Java still risky, even after security update: US
Los Angeles: Trouble with Java software seems to continue. Despite a claim released by Oracle Corp that the problem has been fixed, the US Department of Homeland Security has warned that a security update of Java for Web browsers does not do enough to protect computers from attack.
According to reports, "Unless it is absolutely necessary to run Java in web browsers, disable it," the Department of Homeland Security's Computer Emergency Readiness Team said on Monday in a posting on its website.
The software maker Oracle had released an update to Java on Sunday, just days after the government issued its initial warning on the software, saying that bugs in the program were being exploited to commit identity theft and other crimes.
Earlier, the US Department of Defense had issued an advisory to people to disable Java on systems that have it installed to avoid potential hacking.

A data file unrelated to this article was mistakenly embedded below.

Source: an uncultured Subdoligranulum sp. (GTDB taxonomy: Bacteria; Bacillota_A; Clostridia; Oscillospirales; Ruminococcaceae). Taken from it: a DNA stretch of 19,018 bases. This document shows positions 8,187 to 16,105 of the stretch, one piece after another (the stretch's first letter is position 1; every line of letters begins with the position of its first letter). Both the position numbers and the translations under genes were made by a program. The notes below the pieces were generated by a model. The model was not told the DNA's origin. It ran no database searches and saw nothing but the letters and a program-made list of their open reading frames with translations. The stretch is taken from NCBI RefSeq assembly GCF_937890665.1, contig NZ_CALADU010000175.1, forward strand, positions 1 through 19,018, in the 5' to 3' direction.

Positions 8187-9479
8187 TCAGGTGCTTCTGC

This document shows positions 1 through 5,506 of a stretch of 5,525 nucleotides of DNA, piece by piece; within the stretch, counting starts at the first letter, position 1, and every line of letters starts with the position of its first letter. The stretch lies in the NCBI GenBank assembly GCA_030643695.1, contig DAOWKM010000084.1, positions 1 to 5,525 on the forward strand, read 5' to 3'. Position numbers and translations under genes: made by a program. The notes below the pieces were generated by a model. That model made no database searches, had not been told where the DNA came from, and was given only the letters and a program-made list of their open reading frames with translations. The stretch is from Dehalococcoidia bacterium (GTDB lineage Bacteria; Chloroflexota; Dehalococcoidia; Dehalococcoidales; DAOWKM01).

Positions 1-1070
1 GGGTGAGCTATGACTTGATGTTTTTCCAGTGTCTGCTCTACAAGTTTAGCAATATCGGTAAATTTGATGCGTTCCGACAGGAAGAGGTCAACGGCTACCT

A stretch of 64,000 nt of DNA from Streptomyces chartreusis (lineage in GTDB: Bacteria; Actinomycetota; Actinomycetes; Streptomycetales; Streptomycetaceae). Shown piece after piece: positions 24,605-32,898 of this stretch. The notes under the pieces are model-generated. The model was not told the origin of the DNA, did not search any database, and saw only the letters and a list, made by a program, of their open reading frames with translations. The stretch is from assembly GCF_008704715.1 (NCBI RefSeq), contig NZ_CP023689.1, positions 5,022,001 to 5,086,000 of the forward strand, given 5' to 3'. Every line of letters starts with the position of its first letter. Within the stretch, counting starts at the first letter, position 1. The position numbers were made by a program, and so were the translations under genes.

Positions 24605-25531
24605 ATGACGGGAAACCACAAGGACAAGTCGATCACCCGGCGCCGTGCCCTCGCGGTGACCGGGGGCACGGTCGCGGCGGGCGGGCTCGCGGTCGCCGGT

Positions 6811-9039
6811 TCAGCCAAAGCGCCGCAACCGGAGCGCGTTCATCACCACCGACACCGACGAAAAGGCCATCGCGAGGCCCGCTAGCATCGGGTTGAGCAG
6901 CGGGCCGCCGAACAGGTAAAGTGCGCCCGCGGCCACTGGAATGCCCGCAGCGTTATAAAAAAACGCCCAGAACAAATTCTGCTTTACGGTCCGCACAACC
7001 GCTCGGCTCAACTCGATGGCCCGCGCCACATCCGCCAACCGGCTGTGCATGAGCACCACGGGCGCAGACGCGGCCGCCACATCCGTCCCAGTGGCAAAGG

A new Trojan horse called Mal/JavaJar-B has been found that exploits vulnerability in Oracle's Java 7 and affects even the latest version of the runtime (7u10).
The exploit has been described by Sophos as a zero-day attack since it has been found being actively used in malware before developers have had a chance to investigate and patch it.
The exploit was under review at the National Vulnerability Database and was given an ID number CVE-2013-0422.
According to CNET, unspecified vulnerability in Oracle Java 7 Update 10 and earlier allows remote attackers to execute arbitrary code via unknown vectors, possibly related to 'permissions of certain Java classes, as exploited in the wild in January 2013, and as demonstrated by Blackhole and Nuclear Pack.'
The malware was seen attacking Windows, Linux and Unix systems, and while so far has not focused on OS X, may be able to do so given OS X is largely similar to Unix and Java is cross-platform.
With Agency Inputs